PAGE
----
Hundreds fill up at food bank thanks to generous donations
8:05pm Sat May 07, 2016
Hundreds of people continue to turn to Newark Food Bank for help to put meals on the table.
Latest figures show that the number using the food bank continued to rise during its third year.

The food bank helped 2,010 people, of which 1,338 were adults and 672 were children, and was able to provide enough food for 18,090 meals with 18.9 tonnes of supplies donated by the public.

The previous year it helped 1,894 people ­— 1,311 adults and 583 children.

In its first year it helped 1,342 ­— 884 adults and 458 children.

Mrs Lesley Marshall has been involved with the project since it was started in February 2013 with the aid of the Trussell Trust, which has helped with more than 400 food banks nationwide.

Mrs Marshall is now the manager and is helped by co-ordinators who look after the front of house, warehouse, transport, PR and fundraising and management.

She said some people were hesitant to go into the food bank, which operates from Barnbygate Methodist Church, Newark, but they were always greeted with a smile from the volunteers and made to feel welcome.

Everyone is offered a hot drink and biscuits and a sympathetic ear.

“Some people are embarrassed but there is no need to be,” Mrs Marshall said.

“People find themselves in need for all sorts of reasons.”

Those needing help are given a voucher, which is available from about 40 sources including GP surgeries, Women’s Aid, Homestart, family centres, job centres, and homeless charities.

The vouchers are taken to the food bank and exchanged for a selection of nutritionally-balanced food, which is enough to last for three days.

Mrs Marshall said they never knew who was going to go in for help so there were always plenty of supplies on hand.

Those helped by the food bank include a father who found himself looking after nine children after being left by his wife. Two of the children were still in nappies and he went to the food bank seeking help.

The charity also helped a man in his 50s who found his benefits had been stopped through no fault of his own. He had no money for food and no one to turn to.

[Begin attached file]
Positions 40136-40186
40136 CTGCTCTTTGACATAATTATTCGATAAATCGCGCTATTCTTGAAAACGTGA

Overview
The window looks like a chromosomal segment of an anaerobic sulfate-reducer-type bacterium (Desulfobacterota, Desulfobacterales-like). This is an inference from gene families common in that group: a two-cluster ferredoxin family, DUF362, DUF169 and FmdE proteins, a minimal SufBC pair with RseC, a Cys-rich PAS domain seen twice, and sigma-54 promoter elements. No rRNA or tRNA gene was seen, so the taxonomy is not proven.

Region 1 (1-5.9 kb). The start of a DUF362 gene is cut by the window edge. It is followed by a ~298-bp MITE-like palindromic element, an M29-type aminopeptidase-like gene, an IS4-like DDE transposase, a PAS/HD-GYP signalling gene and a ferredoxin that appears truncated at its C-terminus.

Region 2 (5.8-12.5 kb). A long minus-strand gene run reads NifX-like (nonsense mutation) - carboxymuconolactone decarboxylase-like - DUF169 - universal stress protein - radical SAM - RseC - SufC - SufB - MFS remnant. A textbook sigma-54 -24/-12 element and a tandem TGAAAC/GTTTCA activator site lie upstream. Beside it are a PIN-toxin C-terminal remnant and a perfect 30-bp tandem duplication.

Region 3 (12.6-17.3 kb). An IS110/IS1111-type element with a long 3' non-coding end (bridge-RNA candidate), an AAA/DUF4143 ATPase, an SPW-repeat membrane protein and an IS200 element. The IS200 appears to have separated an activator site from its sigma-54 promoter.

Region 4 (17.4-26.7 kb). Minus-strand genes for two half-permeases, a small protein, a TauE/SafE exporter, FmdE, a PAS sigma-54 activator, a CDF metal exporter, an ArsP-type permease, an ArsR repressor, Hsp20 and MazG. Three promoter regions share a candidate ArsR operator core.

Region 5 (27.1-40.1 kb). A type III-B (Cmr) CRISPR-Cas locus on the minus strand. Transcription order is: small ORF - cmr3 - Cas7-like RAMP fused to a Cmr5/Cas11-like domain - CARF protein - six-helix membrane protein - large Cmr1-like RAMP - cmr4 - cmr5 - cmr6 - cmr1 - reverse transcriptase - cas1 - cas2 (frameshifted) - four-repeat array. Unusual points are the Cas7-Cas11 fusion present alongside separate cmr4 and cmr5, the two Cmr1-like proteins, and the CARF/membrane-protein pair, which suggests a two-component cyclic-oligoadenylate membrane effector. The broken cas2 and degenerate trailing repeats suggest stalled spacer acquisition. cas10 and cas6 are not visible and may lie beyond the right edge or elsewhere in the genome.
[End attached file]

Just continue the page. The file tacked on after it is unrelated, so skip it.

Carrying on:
“He was eventually well enough to return to work,” Mrs Marshall said.

“He came back to thank us and said that without our help he would not have survived.”

Mrs Marshall said people in Newark were always generous with their donations.

The supplies are taken to a central warehouse where they are sorted and kept until they are needed by the food bank, which has a small stock room.

As well as food essentials it can also help with nappies, wipes, baby food and toiletries.

Mrs Marshall said problems with benefits was a common reason for needing help.

Others struggled because of an unexpected bill that could not be covered by their low wages.

“We really want to help before they go into debt and the problem becomes much worse,” she said.

Newark Food Bank has about 90 volunteers, most of whom have been involved since the start.

Mr Angus Peterson said the only ones who had left had done so because of illness or their age.

“The volunteers feel there is a real need and are happy to help,” he said.

Collection points for donations are in Asda, Waitrose and Wilkinsons as well as many Newark area churches. Local businesses also help, including Cargill PLC.

Mrs Marshall said they would like to do more for the elderly and were looking for ways to work with Age UK.

The food bank is open on Tuesdays from 3pm to 5pm and Fridays from 1pm to 3pm.

It has merged with Tuxford Food Bank, which operates from the Methodist Church, Newcastle Street, from 10am to 1pm on Tuesdays.

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